Where your project falls outside the formal definition of 'R'esearch, it still requires appropriate approval before participants are recruited and/or data is collected.


Clinical Audit is directly related to improving services against a standard that has already been set. Audits are essentially about comparing what should be happening with what has actually happened. It is a way to find out if care is being provided in line with standards and lets care providers and patients know where their service is doing well, and where there could be improvements.

All audits undertaken at ELFT are aligned to Trust and directorate assurance priorities, and coordinated by the Trust’s Quality assurance team. We do not encourage or support individuals to undertake isolated audits, as our audit programme is linked to change planning processes in each directorate which are tracked and monitored. For any queries about audit, please contact 

2. Quality Improvement (QI)

Quality Improvement (QI) goes beyond traditional management, target setting and policy making. QI methodology is best applied when tackling complex adaptive problems – where the problem isn’t completely understood and where the answer isn’t known – for example, how to reduce frequency of violence on inpatient mental health wards. QI utilises the subject matter expertise of people closest to the issue – staff and service users – to identify potential solutions and test them.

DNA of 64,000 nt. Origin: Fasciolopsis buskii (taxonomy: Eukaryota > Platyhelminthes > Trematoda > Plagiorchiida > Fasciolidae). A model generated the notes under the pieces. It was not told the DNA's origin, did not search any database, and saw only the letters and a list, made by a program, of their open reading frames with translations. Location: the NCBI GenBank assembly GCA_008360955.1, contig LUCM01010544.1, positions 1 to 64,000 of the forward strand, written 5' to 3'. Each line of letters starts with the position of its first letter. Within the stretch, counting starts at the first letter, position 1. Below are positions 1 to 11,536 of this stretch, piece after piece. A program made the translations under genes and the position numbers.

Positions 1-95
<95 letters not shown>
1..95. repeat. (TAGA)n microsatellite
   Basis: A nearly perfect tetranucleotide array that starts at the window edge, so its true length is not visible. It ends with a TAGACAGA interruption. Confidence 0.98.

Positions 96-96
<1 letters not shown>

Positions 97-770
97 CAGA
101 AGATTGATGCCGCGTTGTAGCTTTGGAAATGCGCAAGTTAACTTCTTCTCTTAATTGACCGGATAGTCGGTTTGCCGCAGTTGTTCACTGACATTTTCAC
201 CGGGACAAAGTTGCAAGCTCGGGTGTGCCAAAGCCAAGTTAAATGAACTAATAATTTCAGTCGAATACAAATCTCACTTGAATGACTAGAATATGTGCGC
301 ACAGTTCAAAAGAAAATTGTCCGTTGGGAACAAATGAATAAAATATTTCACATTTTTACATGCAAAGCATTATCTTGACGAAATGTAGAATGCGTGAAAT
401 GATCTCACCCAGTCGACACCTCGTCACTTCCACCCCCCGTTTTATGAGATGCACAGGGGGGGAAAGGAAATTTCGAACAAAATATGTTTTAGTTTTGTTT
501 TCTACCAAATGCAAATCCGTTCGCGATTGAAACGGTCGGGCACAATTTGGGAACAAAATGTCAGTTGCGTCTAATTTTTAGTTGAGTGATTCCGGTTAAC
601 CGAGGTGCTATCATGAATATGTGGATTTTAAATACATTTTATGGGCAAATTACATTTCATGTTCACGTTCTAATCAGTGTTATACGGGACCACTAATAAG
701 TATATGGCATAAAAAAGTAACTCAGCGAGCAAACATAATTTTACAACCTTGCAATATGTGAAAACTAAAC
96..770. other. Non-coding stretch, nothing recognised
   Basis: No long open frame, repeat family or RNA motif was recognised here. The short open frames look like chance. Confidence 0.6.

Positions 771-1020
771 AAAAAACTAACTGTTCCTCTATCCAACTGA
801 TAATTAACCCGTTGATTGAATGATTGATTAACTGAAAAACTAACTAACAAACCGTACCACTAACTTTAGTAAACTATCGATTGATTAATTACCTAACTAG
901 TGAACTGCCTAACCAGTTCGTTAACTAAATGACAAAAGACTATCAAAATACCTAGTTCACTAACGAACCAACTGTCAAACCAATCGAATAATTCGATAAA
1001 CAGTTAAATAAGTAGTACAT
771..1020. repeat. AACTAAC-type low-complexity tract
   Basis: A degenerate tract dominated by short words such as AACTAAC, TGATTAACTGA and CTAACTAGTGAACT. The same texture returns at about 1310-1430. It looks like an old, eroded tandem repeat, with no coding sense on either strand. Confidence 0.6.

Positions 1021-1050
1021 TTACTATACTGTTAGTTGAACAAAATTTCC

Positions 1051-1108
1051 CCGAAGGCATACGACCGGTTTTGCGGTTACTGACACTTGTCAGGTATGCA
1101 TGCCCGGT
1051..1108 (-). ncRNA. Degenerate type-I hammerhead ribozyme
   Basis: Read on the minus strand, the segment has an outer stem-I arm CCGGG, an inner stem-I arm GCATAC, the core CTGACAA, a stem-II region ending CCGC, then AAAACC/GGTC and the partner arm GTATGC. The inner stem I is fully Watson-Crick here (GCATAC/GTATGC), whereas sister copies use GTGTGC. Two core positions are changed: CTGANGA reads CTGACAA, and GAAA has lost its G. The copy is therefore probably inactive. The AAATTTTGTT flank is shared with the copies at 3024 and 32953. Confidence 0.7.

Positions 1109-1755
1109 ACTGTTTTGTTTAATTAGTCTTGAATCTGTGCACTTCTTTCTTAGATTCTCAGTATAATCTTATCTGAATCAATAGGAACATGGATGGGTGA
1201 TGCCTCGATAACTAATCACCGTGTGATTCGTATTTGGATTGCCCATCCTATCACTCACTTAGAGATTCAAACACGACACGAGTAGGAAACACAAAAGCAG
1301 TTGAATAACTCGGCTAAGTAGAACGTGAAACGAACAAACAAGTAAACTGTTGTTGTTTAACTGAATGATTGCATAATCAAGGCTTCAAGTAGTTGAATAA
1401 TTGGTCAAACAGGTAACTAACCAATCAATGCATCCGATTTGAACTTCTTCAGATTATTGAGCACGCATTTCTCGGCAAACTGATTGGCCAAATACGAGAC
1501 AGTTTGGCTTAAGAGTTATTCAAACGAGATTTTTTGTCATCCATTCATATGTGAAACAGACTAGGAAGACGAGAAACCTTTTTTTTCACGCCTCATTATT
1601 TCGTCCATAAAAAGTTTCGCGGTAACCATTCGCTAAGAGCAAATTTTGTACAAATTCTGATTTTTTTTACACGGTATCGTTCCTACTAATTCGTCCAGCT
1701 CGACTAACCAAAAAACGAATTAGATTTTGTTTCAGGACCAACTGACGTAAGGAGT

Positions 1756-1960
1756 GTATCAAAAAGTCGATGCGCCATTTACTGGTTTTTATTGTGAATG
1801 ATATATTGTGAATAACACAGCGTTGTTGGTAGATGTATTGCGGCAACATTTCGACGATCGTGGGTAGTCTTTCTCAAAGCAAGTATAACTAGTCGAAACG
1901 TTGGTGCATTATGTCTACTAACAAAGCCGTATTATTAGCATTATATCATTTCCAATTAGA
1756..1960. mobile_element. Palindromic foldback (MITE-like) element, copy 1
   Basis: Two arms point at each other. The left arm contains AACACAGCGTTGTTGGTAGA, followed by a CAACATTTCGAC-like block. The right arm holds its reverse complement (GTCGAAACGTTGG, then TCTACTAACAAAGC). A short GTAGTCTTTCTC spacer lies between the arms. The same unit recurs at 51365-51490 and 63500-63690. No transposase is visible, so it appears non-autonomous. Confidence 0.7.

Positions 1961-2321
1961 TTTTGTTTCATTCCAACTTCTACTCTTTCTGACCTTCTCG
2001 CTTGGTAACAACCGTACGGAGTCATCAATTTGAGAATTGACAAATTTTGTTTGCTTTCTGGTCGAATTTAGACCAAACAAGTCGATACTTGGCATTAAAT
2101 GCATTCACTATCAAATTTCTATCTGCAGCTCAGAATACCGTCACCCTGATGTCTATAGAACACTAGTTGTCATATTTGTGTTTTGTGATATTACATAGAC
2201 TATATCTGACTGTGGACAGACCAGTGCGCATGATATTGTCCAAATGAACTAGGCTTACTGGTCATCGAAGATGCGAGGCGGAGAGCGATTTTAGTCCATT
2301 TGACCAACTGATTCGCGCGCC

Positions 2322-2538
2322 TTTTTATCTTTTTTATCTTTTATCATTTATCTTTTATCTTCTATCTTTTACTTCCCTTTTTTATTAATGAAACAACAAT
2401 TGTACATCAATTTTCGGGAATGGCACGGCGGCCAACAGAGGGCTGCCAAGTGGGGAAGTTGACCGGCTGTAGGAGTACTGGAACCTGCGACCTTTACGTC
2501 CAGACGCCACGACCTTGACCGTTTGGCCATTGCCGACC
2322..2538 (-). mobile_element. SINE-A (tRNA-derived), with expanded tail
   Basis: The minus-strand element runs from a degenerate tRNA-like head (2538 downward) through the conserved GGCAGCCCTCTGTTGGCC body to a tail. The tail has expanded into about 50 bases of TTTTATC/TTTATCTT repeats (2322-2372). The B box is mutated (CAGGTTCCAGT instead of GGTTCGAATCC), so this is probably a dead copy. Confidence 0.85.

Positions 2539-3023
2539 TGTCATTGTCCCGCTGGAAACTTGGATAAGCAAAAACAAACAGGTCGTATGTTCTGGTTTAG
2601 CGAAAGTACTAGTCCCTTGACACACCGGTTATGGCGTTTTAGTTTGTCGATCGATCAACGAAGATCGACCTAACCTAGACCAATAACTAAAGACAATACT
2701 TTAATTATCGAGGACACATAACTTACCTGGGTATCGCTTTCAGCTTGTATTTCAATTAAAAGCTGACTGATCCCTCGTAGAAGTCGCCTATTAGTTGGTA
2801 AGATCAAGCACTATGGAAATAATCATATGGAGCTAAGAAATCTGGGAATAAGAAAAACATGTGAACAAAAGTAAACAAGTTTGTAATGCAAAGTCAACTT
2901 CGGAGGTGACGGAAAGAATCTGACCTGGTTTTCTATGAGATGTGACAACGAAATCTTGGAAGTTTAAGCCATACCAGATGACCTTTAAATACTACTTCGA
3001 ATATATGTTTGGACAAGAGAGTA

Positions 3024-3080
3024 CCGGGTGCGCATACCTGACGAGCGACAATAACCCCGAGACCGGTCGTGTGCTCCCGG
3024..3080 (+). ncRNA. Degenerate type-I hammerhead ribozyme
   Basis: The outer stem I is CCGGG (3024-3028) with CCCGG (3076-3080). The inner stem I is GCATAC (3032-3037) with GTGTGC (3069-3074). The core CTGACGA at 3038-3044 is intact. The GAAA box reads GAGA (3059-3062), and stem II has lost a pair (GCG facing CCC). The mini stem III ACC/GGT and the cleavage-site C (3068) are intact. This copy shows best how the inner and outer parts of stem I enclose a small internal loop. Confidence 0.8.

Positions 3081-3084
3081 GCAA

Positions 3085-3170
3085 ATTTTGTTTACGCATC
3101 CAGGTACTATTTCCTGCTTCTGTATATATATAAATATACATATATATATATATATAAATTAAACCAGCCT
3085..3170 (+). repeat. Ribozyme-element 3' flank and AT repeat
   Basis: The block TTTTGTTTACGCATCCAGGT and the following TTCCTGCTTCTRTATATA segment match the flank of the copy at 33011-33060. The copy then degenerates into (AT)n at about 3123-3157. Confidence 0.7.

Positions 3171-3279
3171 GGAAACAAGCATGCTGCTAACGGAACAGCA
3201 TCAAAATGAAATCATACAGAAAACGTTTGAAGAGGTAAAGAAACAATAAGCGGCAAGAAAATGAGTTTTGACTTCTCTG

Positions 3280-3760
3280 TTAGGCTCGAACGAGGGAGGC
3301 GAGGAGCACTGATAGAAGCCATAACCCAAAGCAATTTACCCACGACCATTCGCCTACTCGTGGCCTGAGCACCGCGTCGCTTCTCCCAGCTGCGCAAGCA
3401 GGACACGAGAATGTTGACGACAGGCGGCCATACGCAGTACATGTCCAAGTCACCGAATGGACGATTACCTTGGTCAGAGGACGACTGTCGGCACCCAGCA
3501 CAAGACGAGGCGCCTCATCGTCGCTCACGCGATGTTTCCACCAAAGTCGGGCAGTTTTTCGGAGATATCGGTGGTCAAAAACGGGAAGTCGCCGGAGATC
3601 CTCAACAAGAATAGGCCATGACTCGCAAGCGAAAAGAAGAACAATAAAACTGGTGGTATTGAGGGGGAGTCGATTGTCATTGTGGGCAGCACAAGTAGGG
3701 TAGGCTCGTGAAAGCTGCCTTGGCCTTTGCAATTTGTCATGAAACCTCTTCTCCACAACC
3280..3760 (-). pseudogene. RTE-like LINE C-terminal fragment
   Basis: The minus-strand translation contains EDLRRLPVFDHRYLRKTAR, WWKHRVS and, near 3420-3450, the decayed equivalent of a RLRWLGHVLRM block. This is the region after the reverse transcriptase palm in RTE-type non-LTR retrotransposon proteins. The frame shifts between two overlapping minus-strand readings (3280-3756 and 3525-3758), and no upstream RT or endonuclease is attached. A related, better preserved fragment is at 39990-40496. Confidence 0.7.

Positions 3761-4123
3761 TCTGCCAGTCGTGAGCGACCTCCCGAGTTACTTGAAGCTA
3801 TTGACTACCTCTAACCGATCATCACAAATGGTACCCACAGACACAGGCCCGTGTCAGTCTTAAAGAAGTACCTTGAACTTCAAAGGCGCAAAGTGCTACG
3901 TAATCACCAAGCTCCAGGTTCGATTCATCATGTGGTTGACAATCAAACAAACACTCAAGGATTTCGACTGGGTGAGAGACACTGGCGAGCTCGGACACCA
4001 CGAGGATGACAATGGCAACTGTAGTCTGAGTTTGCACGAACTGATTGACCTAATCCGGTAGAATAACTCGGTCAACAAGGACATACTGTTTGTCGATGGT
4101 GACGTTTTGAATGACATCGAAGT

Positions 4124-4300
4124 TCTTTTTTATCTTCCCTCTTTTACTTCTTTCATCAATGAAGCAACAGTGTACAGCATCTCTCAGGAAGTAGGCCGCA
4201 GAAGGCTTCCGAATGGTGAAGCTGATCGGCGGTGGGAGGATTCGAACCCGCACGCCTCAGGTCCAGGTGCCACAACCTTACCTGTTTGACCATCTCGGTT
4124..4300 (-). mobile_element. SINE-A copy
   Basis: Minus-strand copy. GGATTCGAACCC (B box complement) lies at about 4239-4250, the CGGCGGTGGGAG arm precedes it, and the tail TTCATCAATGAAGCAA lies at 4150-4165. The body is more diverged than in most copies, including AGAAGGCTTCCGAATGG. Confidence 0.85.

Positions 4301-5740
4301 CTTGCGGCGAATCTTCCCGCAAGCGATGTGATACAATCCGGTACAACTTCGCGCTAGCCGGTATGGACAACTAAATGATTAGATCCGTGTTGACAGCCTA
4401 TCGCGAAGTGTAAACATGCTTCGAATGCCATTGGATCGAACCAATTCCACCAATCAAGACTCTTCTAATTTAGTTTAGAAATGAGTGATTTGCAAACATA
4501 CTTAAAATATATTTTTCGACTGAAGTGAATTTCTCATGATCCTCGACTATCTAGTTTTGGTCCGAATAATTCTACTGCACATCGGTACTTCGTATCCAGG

We encourage all staff to be involved in improving the way their team works, through quality improvement. All QI work at ELFT takes place in teams, so we do not support individuals to undertake QI work on their own. There is a process for formal authorisation of QI projects within each directorate – every project is approved by the directorate’s QI forum and has a named project sponsor who is accountable for the work. To find out more about which projects are going on in your directorate/team, and who to contact for support, please visit 

3. Service Evaluation